Some houses are standing, while others are leveled, Plemons said. While not everyone he knows is accounted for yet, he is grateful the fatality estimates are not higher.
“I’m just anxiously awaiting the list like everyone else,” Plemons said. “My heart and prayers go out to all.”
Sympathy and prayers
On the Denton Record-Chronicle Facebook page Wednesday night and Thursday, readers offered their sympathy to the residents of West. Others with family in the area shared relatives’ accounts of windows and doors being blown out of their homes.
Michelle Haney Williamson-Favors of Aubrey wrote: “so thankful they are all accounted for and safe. From my cousin’s last post … she’s sorry for friends who lost homes and for friends who lost their lives.
“Saw a post on another friend’s wall that their friends were sitting on the porch when the explosion happened, lifted their house off the foundation and when it came back down, it was destroyed.”
Chris Vochoska, an audio-video production teacher at Denton’s LaGrone Advanced Technology Complex, said by phone Thursday that West is his parents’ hometown. He said his cousin was driving home to Ross on a road about three miles from the fertilizer plant, and the explosion “pushed” his cousin’s truck off the road. His cousin was uninjured.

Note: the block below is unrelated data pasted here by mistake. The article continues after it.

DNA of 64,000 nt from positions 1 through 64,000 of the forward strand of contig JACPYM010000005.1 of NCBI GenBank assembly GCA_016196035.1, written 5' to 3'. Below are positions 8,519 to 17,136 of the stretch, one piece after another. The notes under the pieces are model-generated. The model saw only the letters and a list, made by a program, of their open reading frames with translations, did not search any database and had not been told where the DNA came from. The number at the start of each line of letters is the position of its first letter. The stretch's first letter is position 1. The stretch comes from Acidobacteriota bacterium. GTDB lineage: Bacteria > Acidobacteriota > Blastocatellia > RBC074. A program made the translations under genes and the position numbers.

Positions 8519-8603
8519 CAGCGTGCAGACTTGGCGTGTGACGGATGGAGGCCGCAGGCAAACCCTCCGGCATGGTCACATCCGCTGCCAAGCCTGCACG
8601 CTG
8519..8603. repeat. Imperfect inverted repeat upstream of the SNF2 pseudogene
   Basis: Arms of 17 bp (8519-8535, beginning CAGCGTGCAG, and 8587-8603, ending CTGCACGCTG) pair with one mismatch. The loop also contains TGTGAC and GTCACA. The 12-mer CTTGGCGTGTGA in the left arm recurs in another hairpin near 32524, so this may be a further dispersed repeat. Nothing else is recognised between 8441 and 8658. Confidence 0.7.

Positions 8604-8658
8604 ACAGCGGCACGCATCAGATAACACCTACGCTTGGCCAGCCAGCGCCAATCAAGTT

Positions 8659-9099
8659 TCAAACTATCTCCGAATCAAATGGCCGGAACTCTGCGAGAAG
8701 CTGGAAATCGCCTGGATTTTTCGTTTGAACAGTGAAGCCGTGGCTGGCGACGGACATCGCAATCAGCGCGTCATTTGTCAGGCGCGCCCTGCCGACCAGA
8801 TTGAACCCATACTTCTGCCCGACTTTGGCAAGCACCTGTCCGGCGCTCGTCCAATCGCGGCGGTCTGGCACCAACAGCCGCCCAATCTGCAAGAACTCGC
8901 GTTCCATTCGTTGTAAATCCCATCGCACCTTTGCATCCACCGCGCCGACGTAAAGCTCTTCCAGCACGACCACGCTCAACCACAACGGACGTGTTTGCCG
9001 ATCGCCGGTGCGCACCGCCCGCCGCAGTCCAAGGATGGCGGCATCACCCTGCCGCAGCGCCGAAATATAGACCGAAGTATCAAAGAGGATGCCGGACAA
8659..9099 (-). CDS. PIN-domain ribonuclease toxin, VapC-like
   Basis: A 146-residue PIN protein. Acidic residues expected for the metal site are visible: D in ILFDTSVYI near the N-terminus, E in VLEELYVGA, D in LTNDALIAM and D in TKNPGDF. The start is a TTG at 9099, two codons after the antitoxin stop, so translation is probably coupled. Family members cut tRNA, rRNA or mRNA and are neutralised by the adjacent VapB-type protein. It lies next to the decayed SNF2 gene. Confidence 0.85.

Another of his cousins, who lives in nearby China Spring, drove into West after the explosion.
“Report from cousin that many windows, doors, garage doors are damaged on many houses in town,” Vochoska wrote on the Record-Chronicle Facebook page. “It looks like a war zone.”
He said another cousin lived just a few blocks from the blast and lost his home.
Vochoska said family members have reported that his aunt Geri Vochoska, who was in a retirement facility in West, is unaccounted for. He said family members believe she’s OK.
“We haven’t heard any news about her yet, so there’s some concern there about her safety and well-being,” he said.
He also urged neighboring communities to offer help.
“If people were hurt or injured in the community, it’s really going to affect their lives,” he said. “Anything people could do to help or donate ... would be a blessing.”
Staff writer Britney Tabor contributed to this report.
BJ LEWIS can be reached at 940-566-6875 and via Twitter at @BjLewisDRC.
MEGAN GRAY can be reached at 940-566-6885 and via Twitter at @MGrayNews.